Arguments were also heard in relation to whether there was a public policy limitation on the scope of the statutory exception and whether the negotiations had reached an “end point”, such that it may be appropriate to grant relief.
High Court of Justice of England and Wales, Chancery Division, Mock Trial
Mr. Potts, of Erskine Chambers, represented Captain America, and Mr. Todd, also of Erskine Chambers, represented the defendants.
Captain America sought an order from the High Court setting aside the stichting on the following grounds:
Whereas the plaintiffs in the Delaware mock trial presented an illegality argument, claiming that the stichting was by its nature contrary to Delaware law, the claimants in the English moot submitted that the Inverted board failed to make adequate disclosure of the nature of the stichting arrangement to Inverted’s shareholders prior to the general meeting that approved the inclusion of the stichting in Inverted’s articles of association.
2. Improper Purpose
The claimants further submitted that, even if the stichting was validly established, the board members of Inverted were acting in breach of their duties by failing to exercise the fiduciary power vested in them to redeem the shares issued to the stichting. In particular, it was submitted that the directors refused to redeem the shares for an improper purpose.
The defendants did not argue that the claimant’s action should be struck out (for shareholders’ lack of standing or otherwise), but they did rebut the nondisclosure allegation, on the basis that the shareholder circular had expressly disclosed the proposed changes to Inverted Industries’ articles and that such disclosure was adequate to enable shareholders to make an informed investment decision. Mr. Todd, on behalf of the defendants, also argued that the claimants could not discharge the burden of showing that, in failing to exercise their power to redeem the preference shares, the directors had acted for an improper purpose.
Decisions and Discussion
After the arguments had been heard, a panel comprised of Chancellor Andy Bouchard; Lady Justice Gloster; Lord Justice David Richards; and Chief Justice Strine delivered their decisions.
Our first instance Delaware Court of Chancery upheld the authority of Inverted Industries to implement the stichting but granted the injunction sought by Captain America to allow the Inverted shareholders an opportunity to vote on the MedTech bid.
Chief Justice Strine indicated he might overturn such a decision on appeal on the following procedural grounds: (i) an interim injunction in this context may have the same effect as a mandatory injunction, and (ii) there would be difficulties in proving irreparable harm, given that, on the facts, shareholders owning at least 10 percent of Inverted Industries could call a meeting to redeem the preference shares.
It was also noted that the Delaware court would exercise caution in allowing shareholders who have approved a stichting to later claim that its application is inequitable.
The argument seemed to establish that a stichting defence could under certain circumstances be deployed by a U.S. company.
The claim was dismissed at first instance and also on appeal.
In relation to the “inadequate disclosure” claim, Lord Justice Richards held that the adoption of the power in the articles was not invalid — on the facts, a circular had been circulated to Inverted Industries’ shareholders prior to the meeting. This circular stated that the preference shares could be redeemed by Inverted Industries. It was noted that under general principles of English company law, powers are conventionally exercisable by the board. A shareholder reading the circular could reasonably be expected to assume that it was the board, not the shareholders, who would exercise the power to redeem.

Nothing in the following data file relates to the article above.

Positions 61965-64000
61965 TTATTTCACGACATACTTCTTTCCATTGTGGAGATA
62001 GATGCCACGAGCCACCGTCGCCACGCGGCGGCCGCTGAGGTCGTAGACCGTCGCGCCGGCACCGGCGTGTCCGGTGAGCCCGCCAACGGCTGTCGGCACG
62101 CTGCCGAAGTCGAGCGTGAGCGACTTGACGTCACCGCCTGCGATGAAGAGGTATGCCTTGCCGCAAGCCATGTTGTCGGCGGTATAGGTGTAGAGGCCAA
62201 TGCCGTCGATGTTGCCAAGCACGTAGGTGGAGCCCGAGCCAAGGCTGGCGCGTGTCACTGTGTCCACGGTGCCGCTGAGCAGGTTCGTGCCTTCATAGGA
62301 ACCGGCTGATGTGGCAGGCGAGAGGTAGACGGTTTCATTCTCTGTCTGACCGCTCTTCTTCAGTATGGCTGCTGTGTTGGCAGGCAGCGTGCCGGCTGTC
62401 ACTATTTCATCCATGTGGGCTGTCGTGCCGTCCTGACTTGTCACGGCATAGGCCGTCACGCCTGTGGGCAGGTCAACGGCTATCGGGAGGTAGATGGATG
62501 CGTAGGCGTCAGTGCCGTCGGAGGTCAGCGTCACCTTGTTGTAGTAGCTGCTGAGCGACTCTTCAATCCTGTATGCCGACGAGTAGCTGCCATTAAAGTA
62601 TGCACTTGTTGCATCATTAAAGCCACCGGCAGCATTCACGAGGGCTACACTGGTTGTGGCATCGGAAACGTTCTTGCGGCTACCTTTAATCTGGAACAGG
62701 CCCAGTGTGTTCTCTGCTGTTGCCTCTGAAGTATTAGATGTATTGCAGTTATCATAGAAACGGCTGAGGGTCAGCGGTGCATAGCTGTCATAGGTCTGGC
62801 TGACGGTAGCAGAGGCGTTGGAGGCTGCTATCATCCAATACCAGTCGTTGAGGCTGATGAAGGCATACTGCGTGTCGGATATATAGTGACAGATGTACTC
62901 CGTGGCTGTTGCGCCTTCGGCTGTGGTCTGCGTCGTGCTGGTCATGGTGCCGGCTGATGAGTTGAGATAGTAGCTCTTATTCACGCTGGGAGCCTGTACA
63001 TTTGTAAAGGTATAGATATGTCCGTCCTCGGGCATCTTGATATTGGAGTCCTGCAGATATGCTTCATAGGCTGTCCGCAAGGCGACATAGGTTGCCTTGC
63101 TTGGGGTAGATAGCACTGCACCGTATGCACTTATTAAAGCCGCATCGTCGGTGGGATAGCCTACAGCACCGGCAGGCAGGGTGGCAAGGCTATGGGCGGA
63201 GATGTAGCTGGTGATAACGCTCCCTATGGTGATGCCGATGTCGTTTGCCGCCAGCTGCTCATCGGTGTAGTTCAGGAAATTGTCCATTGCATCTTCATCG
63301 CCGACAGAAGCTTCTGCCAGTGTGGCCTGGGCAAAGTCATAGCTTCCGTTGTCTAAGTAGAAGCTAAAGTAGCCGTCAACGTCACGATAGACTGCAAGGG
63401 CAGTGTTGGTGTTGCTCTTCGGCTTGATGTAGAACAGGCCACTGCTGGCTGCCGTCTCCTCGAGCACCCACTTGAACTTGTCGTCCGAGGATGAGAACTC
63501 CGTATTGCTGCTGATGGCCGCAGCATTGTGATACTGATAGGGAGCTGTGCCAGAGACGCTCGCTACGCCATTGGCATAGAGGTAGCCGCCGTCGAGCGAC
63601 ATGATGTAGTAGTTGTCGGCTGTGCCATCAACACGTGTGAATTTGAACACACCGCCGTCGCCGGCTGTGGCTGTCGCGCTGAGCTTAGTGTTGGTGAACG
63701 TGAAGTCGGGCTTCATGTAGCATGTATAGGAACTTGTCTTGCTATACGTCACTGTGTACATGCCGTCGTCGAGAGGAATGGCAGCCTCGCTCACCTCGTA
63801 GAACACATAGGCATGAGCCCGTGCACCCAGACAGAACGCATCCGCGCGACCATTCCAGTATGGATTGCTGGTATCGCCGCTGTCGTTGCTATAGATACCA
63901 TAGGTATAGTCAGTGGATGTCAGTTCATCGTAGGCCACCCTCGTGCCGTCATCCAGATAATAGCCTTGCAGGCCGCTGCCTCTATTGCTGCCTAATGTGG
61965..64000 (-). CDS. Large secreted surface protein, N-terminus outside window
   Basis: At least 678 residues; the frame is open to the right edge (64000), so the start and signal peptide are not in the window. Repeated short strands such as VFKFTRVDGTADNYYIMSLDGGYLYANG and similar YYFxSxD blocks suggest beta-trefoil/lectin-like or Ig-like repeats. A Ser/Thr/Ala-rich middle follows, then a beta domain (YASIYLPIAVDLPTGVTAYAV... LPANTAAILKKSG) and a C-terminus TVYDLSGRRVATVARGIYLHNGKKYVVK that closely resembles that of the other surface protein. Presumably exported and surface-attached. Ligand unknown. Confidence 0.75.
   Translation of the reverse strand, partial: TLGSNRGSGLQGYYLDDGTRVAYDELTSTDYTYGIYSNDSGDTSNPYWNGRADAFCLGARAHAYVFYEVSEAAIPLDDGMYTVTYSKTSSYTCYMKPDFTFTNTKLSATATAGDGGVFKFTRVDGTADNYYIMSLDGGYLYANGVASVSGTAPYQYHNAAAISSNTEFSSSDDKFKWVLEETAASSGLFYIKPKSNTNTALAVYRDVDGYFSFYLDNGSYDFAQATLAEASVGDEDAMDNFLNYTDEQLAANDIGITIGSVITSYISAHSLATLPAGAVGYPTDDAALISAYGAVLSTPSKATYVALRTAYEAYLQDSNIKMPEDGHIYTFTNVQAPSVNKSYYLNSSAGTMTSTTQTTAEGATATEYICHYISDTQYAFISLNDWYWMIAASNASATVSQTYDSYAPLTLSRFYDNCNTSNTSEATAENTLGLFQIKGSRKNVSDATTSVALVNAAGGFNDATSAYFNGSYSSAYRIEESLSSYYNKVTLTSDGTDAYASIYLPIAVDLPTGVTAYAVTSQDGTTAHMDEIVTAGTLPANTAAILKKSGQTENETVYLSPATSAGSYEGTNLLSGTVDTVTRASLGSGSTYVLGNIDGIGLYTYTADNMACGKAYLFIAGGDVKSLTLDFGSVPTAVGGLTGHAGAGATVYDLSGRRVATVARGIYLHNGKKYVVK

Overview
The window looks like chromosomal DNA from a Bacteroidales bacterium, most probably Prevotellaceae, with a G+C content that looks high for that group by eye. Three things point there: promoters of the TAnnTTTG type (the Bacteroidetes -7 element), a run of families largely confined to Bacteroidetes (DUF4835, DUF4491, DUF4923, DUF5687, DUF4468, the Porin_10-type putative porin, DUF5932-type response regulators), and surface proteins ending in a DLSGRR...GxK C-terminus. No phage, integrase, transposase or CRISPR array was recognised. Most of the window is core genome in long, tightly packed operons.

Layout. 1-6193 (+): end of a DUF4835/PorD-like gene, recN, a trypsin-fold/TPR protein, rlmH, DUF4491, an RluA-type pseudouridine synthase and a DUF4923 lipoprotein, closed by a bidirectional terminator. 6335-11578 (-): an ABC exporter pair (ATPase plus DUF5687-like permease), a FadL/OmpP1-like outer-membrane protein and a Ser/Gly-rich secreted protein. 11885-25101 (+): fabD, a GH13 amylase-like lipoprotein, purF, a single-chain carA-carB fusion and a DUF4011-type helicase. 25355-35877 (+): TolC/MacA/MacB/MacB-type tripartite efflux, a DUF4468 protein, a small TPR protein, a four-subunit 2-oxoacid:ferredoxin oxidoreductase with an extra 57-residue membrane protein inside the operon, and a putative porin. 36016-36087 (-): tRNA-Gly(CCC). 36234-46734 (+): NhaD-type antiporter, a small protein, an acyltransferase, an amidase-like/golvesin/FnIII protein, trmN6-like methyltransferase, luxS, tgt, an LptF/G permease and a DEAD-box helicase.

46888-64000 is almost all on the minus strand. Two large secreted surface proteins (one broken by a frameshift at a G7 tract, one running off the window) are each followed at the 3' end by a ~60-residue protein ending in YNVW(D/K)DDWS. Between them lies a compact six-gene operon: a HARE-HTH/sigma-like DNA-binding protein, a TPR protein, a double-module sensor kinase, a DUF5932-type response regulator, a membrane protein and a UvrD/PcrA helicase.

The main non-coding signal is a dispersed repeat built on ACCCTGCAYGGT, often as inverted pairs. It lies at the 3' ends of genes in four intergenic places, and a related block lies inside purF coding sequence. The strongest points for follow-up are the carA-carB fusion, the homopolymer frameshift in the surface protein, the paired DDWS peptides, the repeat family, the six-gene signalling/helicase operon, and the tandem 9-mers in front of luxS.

Although the “improper purpose” claim also failed on our fact pattern, Lord Justice Richards suggested that the key question was not whether the power had been exercised for a proper purpose, but rather whether the Inverted board members were exercising their powers in good faith in the best interests of the company. If it could be proved that they were exercising their powers only to retain their remuneration packages, they would be acting in bad faith. On the facts, this was a hurdle that the claimants were unable to overcome; an inference that the Inverted board may have been influenced by China Consolidator’s announcement that they intended to retain the current directors was insufficient to conclude they had acted in bad faith. Moreover, the defendants had presented a perfectly valid explanation for the failure to redeem the stichting’s shares, namely to keep China Consolidator in the game.
Lady Justice Gloster highlighted that the English court is reluctant to interfere with strategic decisions of directors, unless there is real evidence that directors are improperly motivated and acting in bad faith, and stressed that there would be practical challenges in obtaining such evidence in the context of an urgent injunction to restrain a corporate transaction.
Interactive Panel Discussion
Panel’s Views on the Mock Trial
Delaware Mock Trial
If shareholders blessed a Dutch-style “poison pill” in conjunction with the implementation of a transaction, or otherwise approved its implementation, this structure could be used in Delaware as an alternative to the usual Delaware-style “poison pill”.
The timing of the application may influence the result: The court would be reluctant to grant final relief unless it was satisfied that the auction has reached an “end point”.
Much like the English court, the Delaware court saw no room for public policy arguments in this case, given that the board or 10 percent of shareholders could requisition a meeting to vote on redeeming the preference shares.
English Mock Trial
The legitimacy of “poison pill” structures in England is an open question that has been debated for some time; it was enlightening that two Court of Appeal judges had indicated that a “poison pill” structure would be acceptable if it were duly enshrined in, or authorised by, an English company’s constitution.
Although public policy arguments against the arrangement were made on the basis that, by analogy, the principles underpinning the Code are contrary to the ability to frustrate a bid, such public policy concerns were given short shrift by the English judges.